It is a film that sometimes excels past its own ambition, and sometimes crumbles under the weight of it, collapsing in on itself. Nothing works without Aster behind the camera, who commands his vision (sprawling as it may be) with deeply personal precision and seems overconfident in his abilities to bring his bold ideas to life. If “Beau is Afraid” was in danger of drowning completely, it is saved more often than not by Jaoquin Pheonix, who once again gives a committed performance that shoulders the strange with impeccable talents. The world of “Beau is Afraid” exists in two planes; what’s happening and what is happening inside Beau’s head, and Phoenix confidently relishes in these blurred lines with his performance. It’s as if Aster and Phoenix believe two different versions of the same story, and instead of trying to force on into the other they coexist in nightmarish coalescence of guilt driven anxiety. Nathan Lane and Amy Ryan are terrific comedic additions, and of course Patti LuPone delivers another tour de force performance. There’s no weak link in front of the camera, with everyone all in on everything. Oh, shoutout to Parker Posey. She’s a real one, a real MVP, and is completely in on the joke with her and her character here.
It is challenging to truly process “Beau is Afraid” in one sitting, and I don’t know that I’m all that willing to take the plunge again so quickly. But while Aster’s demand for patience serves as a litmus test of fandom that may be stretched too far for its own good, “Beau is Afraid” is an undeniable piece of filmmaking. Even if all of his ideas don’t always work, Aster proves that he knows he way around the camera and gorgeously frames this fever dream nightmare with command, control and astounding cinematography. It very well may be a bad film when the dust settles, but one can’t say that it isn’t well made. It is bold, wild, weird, torturous, and yes, funny, with things happening in the third act that gives most A24 films a run for their money in terms of absolute batshit crazy visuals.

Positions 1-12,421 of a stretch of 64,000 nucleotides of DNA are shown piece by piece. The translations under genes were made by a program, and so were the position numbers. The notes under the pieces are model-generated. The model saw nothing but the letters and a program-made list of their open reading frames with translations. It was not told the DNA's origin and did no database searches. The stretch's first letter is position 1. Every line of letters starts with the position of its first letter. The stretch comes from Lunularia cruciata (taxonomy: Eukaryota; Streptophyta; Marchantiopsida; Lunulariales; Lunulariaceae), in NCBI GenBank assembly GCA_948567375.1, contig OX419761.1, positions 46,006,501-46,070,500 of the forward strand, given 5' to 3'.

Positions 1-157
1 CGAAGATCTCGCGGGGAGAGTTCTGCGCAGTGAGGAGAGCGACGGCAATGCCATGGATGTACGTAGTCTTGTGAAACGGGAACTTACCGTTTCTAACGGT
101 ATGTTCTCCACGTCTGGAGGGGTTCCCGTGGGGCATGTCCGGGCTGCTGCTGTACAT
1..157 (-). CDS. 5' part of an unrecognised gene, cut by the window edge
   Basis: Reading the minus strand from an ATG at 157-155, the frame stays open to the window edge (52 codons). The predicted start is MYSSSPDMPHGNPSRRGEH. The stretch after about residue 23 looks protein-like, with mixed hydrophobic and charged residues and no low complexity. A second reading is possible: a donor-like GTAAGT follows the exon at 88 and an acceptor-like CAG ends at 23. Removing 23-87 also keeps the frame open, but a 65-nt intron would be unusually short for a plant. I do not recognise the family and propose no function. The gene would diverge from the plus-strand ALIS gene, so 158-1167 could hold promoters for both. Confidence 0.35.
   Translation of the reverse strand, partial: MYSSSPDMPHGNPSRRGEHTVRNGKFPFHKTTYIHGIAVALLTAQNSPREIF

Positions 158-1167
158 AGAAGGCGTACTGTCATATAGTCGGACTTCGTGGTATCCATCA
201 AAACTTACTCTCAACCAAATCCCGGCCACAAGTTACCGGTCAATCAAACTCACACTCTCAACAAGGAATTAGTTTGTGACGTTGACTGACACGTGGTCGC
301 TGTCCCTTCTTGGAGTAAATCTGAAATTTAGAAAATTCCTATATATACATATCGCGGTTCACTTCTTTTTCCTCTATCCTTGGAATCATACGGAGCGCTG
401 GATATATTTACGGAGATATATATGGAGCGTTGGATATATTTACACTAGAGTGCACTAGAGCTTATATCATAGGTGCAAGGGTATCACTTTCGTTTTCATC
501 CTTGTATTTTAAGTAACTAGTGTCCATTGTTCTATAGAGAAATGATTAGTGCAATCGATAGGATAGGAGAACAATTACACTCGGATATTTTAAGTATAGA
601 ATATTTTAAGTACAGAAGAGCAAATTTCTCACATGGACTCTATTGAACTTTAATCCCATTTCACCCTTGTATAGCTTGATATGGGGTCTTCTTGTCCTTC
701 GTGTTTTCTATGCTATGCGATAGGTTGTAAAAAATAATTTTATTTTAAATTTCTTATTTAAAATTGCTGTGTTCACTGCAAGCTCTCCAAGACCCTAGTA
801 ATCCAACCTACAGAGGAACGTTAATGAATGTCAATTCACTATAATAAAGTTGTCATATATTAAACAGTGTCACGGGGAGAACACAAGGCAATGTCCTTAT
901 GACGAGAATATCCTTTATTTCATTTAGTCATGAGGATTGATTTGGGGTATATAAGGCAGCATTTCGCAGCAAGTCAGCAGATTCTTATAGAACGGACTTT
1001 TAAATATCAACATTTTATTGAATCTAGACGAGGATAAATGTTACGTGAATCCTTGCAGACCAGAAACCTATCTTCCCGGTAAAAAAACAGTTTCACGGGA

I don’t know who I could recommend “Beau is Afraid” to. It most certainly isn’t for everyone by design, with an almost smug alienating intention at its center. It’s as if Aster needs to prove he’s the smartest man in the room with every frame. It’s not quite as brazen as I just described, but I wouldn’t blame anyone for feeling an overwhelming sense of disappointment and confusion with an inner monologue shouting “what the fuck did I just watch?” But for who it IS for, for those willing to sit with its themes and try to put the puzzle and pieces together themselves are rewarded with a truly audacious, well-crafted nightmare fuel journey through crippling emotional damage, anxious world building, and mommy issues.
I’ll say this: “Always Be My Baby” by Mariah Carey hits different now.
Rating: 3.5 out of 5 Stars
“Beau is Afraid” is now playing in theaters. You can watch the trailer below.